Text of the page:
On Cheering For The Little Guy; or, Physics Can Suck It

Andrew Shaw is a hero of the Stanley Cup playoffs, and some people looking at it from the outside might wonder what the hell is going on with that. He was undrafted for ages, then taken late as a gamble. He's small and not exactly an imposing specimen, his moustache is a crime against humanity, he's okay on the ice but nothing spectacular. He's not the brightest bulb lighting up the Hawks' Christmas Tree. He's a utility player on a team full of bona fide hockey superstars, and they get their just dues, but Shaw's fans are fierce and vocal and devoted in a way that's hard to explain. Unless you get it.

There's just something about the little guys.

There are players out there who were born with magic in their hands and wings on their skates. Your Patrick Kanes, your Pavel Datsyuks, your Sidney Crosbys. They're incredible to watch. Our jaws drop, we stand up out of our seats, our eyes never leave the screen when one of these guys gets the puck and starts to roll. They're supernaturally talented and brilliant, with vision and reflexes and a natural gift that takes them past normal and into something close to sublime. And Patrick Kane IS tiny, but it doesn't matter. Those aren't the players I'm talking about here. Most people don't watch them and say, "I can do that!" Because most of us will never, ever be able to. They've got a gift of birth and talent that puts them above and beyond the normal.

Hang in there for a second, because we're going on a short trip to personal anecdote land. I promise it's relevant.

Not everyone is born with natural size and incredible levels of athletic ability. If we were, the Olympics would be a whole lot more crowded. I have great reflexes and balance and the ability to gain muscle really quickly, but I'm only 5'1. That's really, really small, even for a girl. And yet I was also born with a love for sports, all sports and any sports, and I learned pretty quickly that the ice is tilted for the bigger, stronger kids. But if you love what you're doing, and you don't want to give up, you adjust pretty damn fast to the idea that you're just going to have to work harder, fight grittier, dig a little deeper to play with the big kids. I played football and basketball, soccer and volleyball. I learned to work around not having a vertical leap that wasn't laughable and facing off against people who stood head and shoulders over me. It was harder, but I loved it, loved the work and being able to prove the doubters wrong.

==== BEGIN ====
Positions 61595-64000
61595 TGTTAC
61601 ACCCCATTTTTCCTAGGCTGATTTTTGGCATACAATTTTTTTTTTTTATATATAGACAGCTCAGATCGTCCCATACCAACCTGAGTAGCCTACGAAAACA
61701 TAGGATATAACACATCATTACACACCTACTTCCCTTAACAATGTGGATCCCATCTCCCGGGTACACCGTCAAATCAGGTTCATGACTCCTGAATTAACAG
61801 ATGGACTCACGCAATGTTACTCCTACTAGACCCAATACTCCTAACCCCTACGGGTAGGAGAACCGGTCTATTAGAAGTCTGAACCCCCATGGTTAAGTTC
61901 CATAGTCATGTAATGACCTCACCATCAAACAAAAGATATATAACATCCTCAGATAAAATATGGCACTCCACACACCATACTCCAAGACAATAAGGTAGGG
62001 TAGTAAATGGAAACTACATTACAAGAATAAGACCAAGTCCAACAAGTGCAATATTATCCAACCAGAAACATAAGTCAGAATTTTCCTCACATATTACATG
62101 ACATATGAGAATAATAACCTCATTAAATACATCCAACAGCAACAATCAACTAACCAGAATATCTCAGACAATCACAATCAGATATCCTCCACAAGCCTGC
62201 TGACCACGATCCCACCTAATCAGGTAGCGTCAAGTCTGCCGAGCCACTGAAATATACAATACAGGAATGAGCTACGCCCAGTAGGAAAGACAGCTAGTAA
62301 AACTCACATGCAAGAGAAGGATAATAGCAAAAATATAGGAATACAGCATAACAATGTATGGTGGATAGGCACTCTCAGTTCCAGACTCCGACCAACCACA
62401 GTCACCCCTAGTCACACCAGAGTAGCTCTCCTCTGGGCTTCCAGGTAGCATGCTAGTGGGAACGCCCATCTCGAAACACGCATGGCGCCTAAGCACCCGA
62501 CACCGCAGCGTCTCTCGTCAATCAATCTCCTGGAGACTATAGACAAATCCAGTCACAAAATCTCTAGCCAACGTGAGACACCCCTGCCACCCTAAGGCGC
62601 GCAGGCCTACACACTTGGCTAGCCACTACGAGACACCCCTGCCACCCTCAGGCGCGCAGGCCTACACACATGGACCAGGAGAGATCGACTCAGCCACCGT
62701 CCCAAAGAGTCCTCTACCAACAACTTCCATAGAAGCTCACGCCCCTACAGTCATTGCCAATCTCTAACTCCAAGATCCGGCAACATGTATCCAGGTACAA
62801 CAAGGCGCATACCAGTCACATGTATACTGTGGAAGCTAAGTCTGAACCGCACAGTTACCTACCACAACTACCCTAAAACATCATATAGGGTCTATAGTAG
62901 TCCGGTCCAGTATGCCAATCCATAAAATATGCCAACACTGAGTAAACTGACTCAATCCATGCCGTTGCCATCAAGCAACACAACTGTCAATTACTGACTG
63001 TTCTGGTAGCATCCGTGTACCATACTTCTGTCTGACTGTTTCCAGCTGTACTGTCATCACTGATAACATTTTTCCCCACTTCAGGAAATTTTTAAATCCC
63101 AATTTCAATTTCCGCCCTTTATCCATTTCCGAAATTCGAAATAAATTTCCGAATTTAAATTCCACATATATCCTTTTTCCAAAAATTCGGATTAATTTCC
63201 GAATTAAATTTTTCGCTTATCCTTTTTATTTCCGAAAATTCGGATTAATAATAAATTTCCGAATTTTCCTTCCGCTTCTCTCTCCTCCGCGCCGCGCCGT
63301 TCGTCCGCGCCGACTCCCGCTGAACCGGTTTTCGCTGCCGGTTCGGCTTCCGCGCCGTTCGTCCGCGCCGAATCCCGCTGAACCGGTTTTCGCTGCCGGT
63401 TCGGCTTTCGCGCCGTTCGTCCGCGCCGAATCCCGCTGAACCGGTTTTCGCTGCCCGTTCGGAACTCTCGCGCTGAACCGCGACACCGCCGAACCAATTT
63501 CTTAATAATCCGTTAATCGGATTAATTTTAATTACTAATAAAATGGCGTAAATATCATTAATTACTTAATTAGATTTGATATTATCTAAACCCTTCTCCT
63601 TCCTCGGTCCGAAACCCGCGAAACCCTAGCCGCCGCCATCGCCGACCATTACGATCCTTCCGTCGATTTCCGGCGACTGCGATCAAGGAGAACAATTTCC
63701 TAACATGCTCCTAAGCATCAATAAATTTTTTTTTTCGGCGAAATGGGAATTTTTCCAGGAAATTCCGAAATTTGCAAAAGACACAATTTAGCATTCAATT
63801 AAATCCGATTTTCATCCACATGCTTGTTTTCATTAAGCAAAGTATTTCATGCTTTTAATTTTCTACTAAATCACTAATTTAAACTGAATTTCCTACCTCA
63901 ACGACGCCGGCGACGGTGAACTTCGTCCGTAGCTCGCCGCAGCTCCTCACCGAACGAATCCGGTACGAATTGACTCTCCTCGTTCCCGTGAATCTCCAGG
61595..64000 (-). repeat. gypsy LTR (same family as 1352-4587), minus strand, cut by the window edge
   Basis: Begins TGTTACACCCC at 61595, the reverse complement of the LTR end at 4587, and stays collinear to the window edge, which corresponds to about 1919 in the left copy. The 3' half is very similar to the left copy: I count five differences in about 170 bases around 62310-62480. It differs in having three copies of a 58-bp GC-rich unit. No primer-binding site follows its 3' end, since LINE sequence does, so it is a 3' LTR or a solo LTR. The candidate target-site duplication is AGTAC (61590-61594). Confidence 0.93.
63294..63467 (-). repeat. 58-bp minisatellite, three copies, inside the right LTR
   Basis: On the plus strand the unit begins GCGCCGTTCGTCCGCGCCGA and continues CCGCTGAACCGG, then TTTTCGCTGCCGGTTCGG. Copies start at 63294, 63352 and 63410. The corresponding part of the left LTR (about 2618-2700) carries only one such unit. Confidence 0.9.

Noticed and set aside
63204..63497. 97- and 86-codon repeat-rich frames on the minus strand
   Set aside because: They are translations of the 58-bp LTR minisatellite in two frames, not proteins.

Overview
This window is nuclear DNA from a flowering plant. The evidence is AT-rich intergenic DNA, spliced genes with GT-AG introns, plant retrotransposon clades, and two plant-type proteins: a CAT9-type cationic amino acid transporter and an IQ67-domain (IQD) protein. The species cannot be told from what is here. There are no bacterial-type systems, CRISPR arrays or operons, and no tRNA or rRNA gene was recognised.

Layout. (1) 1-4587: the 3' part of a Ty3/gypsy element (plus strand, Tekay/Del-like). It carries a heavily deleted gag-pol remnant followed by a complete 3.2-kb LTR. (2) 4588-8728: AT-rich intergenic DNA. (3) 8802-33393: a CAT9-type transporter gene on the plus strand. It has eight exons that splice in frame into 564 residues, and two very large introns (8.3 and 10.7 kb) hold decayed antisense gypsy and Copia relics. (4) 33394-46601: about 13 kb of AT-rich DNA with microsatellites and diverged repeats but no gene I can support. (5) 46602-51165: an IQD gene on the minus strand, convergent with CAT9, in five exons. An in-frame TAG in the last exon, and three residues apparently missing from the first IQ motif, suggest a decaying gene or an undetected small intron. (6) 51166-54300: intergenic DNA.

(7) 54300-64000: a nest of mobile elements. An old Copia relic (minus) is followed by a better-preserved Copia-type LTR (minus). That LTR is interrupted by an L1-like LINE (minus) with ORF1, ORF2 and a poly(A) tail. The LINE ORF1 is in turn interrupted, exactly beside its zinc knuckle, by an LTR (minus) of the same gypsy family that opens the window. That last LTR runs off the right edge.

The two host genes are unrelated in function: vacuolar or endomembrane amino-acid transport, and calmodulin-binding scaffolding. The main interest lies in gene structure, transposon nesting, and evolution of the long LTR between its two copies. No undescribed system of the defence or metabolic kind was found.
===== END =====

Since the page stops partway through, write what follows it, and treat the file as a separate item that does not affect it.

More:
And somewhere along the way, I learned that you can tell physics to fuck right off.

You can't think about how much bigger the other guy is. You can't even admit to yourself that it matters. In your head, you're 6'4" and 230 of solid muscle, and that's how you play the game. So at some point, if you believe that hard enough, it becomes an occasional reality. You block someone who by all rights you should just bounce off of, and they go down. You stand fast when a giant is headed for you, and they chicken out first. Someone slams into you and you pop right up and grin and you just keep playing.

Physics looks away for just a moment. The big guy falls down. The faster player is beaten. Someone who shouldn't be able to score has just scored.

Part of it is working on mechanics and skill--you've gotta be quicker, slicker, more correct positionally to make any of this work. But part of it is just plain grit, and every time it works out, it feels like you've just put one over on the universe.

This is the kind of thing that we cheer for Andrew Shaw for. Talking about Zdeno Chara--at least a foot taller, who knows how much heavier--as 'just a bigger target.' Throwing himself into the crease and refusing to be moved, even when getting hammered by guys who tower over him physically. He's the poster boy for No Fear and No Quit and every other sports cliche there is. He's scrappy and kind of dumb, raw around the edges, too quick to get angry. But he plays big. He plays HUGE. He has told physics to suck it, and he's made it work.

So for all of us out there who weren't born big and strong, who kicked soccer balls against the wall for hours after school, who made our brothers tackle and block us over and over again to work on our skills, he's a hero. He's the guy who made it. And we love him for it.

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